In Minsk, the Belarussians played host to the Ukrainian government and the separatist rebels backed by Russia in an attempt to reach a truce in the months-long war being waged in Ukraine’s eastern provinces. According to wire services, an agreement has been reached despite the last-minute offensive:

It will go into effect at 2 pm GMT:

The Ukrainian government and pro-Russia rebels meeting in Minsk have signed a preliminary protocol to start a ceasefire, Ukrainian President Petro Poroshenko says.

He said that the ceasefire would start at 14:00 GMT. The announcement came after reports of further clashes. …

The plan includes a halt to “active offensive operations” by the Ukrainian military and pro-Russia rebels, international ceasefire monitoring, unconditional prisoner exchanges and humanitarian aid corridors.

Or 3 pm:

Or whenever:

CNN reports that it will be effective 6 pm local time, or 11 am ET. It also notes one interesting member of the negotiating team:

 Ukraine’s government and separatist leaders signed a ceasefire deal Friday following talks in Belarus, Donetsk separatists said, raising hopes of an end to the nearly five-month conflict that has wracked eastern Ukraine.

The ceasefire will come into effect at 6 p.m. local time (11a.m. ET) Friday, the Donetsk People’s Republic Twitter feed said.

The talks brought together the leaders of the self-styled Donetsk and Luhansk People’s Republics with former President Leonid Kuchma, as well as Russian representatives.

Kuchma’s corrupt attempt to pass the baton to another Russia-approved autocrat, Viktor Yanukovych, sparked the first Orange Revolution in 2004. Yanukovych eventually rehabilitated himself enough to win the presidency again, but got chased out of Ukraine altogether in the Euromaidan protests this winter. Kuchma had long been suspected of ordering the assassination of Ukrainian journalist Georgiy Gongdadze, the mysterious dioxin poisoning of Yuschenko during the 2004 election, and his attempt to fix the election for Yanukovych was the last straw for Ukrainians. His appearance in these truce negotiations is very, very interesting.

The government in Kyiv points out that the agreement forces Russia to get out of Ukraine:

Of course, that might be a little difficult to enforce. After all, the Russians insisted that they were never in Ukraine at all. No one actually believes that, but it does raise the question of how to enforce a retreat order on an adversary who denies advancing across the border in the first place. For instance, rebels and their Russian sponsors launched an attempt to seize the strategic city of Mariupol before a truce could be reached, all while Moscow denied having anything to do with it:

Ukraine says its forces are trying to repel a big offensive by the rebels to take Mariupol, a port city of around 500,000 on the Sea of Azov crucial for its steel exports. It stands about halfway between Russia and the Russian-annexed Crimea region.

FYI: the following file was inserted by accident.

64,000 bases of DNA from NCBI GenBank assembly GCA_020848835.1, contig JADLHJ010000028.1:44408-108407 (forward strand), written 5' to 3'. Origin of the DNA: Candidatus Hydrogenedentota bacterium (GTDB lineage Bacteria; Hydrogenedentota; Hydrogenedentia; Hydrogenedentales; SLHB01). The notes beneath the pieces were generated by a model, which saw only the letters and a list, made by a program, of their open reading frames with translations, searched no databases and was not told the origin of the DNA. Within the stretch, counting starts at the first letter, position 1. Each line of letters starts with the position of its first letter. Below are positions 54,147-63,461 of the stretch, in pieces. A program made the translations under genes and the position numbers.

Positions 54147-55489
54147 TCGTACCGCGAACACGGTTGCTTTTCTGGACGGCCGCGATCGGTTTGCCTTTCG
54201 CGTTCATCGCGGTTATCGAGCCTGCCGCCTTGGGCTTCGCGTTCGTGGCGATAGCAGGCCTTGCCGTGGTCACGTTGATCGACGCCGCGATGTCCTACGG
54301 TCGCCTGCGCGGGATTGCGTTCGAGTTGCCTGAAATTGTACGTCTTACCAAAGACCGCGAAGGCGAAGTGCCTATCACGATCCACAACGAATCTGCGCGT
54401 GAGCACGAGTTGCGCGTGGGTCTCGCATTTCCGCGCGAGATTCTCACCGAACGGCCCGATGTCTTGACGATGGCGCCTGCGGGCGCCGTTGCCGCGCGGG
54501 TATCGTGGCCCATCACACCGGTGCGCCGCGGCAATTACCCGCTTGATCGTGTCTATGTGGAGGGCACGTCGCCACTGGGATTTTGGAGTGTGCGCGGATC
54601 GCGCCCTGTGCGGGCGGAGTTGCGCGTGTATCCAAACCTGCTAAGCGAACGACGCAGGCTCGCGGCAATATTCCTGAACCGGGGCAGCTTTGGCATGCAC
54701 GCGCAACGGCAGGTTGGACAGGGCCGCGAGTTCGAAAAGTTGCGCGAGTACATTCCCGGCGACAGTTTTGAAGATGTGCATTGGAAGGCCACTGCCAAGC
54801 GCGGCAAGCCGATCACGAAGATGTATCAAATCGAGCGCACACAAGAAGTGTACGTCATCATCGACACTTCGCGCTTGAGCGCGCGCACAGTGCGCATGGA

“Our artillery has come and is being deployed against the rebels,” said the mayor of Mariupol, Yuri Khotlubey.

The commander of the Azov volunteer militia, Andriy Biletsky, said his men had regained territory from the rebels in a counter-offensive after they came within just five km (three miles) of Mariupol on Thursday.

“We brought sufficient artillery and reinforcements,” he told Reuters at one of the checkpoints erected on the outskirts of the port to defend it from the rebels.

Mariupol became a major focus of concern for Ukraine after the rebels broke away from their main strongholds further north in late August – backed, Kiev says, by Russian regular forces.

A quick look at a map demonstrates why Russia took such an interest in Mariupol. After seizing Crimea by sea, Russia planned to build a bridge connecting Crimea to their own sovereign territory, an expensive and lengthy project. Seizing Mariupol and grabbing the land corridor to Crimea would make an easier line of communication for Russia to the peninsula.

Will this cease-fire keep them from pursuing the land option through Mariupol? Perhaps for now, but don’t bet on that being a permanent solution. The big question will be what happens in the truce. If Russia forces Kyiv to hold a plebescite on autonomy or independence, the region will fall into Vladimir Putin’s lap just like Crimea. Even if that doesn’t include Mariupol, Putin will find some pretext to restart the fight to include it at some point. He has his game plan in place, and figures he can out-wait the West while it gets distracted once the fighting dies down now. So far, Putin’s been winning his bets, and don’t expect him to pass on a chance to let them ride for a while longer.

In other words …

Let’s hope not, but it’s probable.